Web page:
Finding and analysing anomalies in data purely using data observation without previously characterised knowledge (unsupervised learning), provides the Scientific Community with results that are both fascinating and challenging. The unsupervised learning school is based in the assumption that abnormal observations are fundamentally different to the majority of the population to study, and those differences, or abnormalities, can be discovered and categorised by studying its statistical properties.
However, the reality of the world is rarely pure and never simple. What truly constitutes abnormality is usually governed by many circumstances, which provides those in search of creating knowledge acquisition devices with captivating challenges. In the IoT ecosystem, the volatility of the environment pushes those challenges to the next level.
So, can systems be built where the idea of "normal" is flexible enough to understand change as part of normality?
Finally, we submitted our paper “Classification of Device Behaviours in Industrial IoT Networks, towards distinguishing the abnormal from security threats.” Over the last four weeks, my good friend Dr. Paul Stacey and I have been working against the clock to consistently summarise our discussions, hypotheses, experiment results and conclusions. Thank you, Paul, for your time, talent and effort.
Our proposed diagnostic system attempts to identify and describe changes in individual features and the dependencies of those variables. Our work proposes a spatial-temporal method to characterise network behaviour, find anomalies, and calculate their similarity with previously identified behavior. Our thesis is that by calculating the entropy and dispersion coefficient, we can generate 2D shapes, which contain vital information to describe the individual feature behavior, and the dependency between features. We propose that any possible sensor, smart thing, community of things or network flow behavior can be represented in a 2D shape. The generated shape area and its form and position in a 2D Euclidean plane, are defined by the dispersion values and the dependency between those values. The problem is then restricted to finding the windows-time evolving towards describing shapes with an abnormal figure compared to the rest, or to the expected.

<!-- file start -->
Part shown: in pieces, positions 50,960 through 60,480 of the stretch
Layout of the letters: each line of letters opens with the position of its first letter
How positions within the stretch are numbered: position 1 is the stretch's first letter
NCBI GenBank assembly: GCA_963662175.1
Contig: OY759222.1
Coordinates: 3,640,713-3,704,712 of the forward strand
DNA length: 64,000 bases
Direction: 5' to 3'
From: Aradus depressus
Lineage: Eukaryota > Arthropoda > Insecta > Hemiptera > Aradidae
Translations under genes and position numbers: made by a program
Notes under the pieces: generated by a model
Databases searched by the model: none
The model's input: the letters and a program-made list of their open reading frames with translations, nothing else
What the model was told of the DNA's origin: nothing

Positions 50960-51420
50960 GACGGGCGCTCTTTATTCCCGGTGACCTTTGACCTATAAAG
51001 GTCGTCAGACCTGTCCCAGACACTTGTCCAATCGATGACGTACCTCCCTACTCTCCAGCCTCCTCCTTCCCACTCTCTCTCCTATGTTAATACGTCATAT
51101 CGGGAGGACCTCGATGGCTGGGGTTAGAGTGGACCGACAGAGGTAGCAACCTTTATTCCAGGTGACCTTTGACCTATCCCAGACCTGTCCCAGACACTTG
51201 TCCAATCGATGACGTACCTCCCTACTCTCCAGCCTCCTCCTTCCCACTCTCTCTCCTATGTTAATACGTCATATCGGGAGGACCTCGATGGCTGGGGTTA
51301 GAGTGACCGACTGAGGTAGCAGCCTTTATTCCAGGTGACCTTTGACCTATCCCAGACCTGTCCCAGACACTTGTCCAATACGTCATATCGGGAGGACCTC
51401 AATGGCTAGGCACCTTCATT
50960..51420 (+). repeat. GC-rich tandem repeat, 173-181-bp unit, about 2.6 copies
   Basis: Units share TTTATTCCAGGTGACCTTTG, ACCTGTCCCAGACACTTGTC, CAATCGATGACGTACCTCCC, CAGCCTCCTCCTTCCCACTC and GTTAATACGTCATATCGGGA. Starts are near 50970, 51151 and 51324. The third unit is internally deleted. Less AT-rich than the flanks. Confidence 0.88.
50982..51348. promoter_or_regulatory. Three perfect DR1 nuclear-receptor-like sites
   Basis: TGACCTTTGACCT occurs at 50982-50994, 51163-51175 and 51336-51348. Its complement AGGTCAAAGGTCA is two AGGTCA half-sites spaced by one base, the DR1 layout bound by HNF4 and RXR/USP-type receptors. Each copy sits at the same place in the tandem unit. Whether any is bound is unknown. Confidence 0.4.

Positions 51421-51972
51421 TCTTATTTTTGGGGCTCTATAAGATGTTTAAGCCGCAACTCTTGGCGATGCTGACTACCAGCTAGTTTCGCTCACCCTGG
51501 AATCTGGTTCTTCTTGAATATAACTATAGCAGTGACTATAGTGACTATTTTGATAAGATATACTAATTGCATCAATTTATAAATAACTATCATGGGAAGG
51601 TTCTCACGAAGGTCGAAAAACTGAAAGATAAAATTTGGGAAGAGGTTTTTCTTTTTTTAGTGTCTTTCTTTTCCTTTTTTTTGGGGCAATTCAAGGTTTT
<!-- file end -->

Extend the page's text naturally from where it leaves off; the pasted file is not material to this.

The central idea is the characterisation of any behavior as a 2D shape. This idea is supported by the following conjectures. Firstly, many important kinds of traffic anomalies cause changes to the distribution of key features observed in traffic, and consequently in the graphical shape generated. Secondly, different types of attack cause different types of anomalies and those anomalies can be studied and categorised based on the distances of the shapes generated. Each of the anomalies found in our experiment affects the distribution of certain traffic features. In some cases, feature distributions become more dispersed, as when source addresses distribution change dramatically in denial-of-service (DOS) attacks, or when ports are scanned for vulnerabilities. In other cases, feature distributions become concentrated on a small set of values, such as when a single source sends a large number of packets to a single destination in an unusually high volume flow.
Unfortunately, identifying anomaly shapes for each specific situation and classifying them accordingly, is challenging. The distribution of traffic features is a high-dimensional object, and so can be difficult to work with directly. However, in most cases, it is possible to extract very useful information from the degree of dispersal or concentration of the distribution and the specific variables changing its distribution at the same time, compared with those who remain stable. In some cases, because a group of features were dispersed, while another group were concentrated, is a strong signal that is useful both for detecting the anomaly and categorising it when it has been detected.
Some things were apparent after project completion. Unsupervised approaches will play a key role in the task of discovering and describing emerging behaviours in the IoT space. Supervised based approaches risk applying obsolete knowledge to new realities, as the size of the IoT ecosystem increases. I personally always found that acquiring new knowledge, rather than following the path of the existing hypotheses, which were only true in the past, is fascinating.
See how it works here
Access the full paper here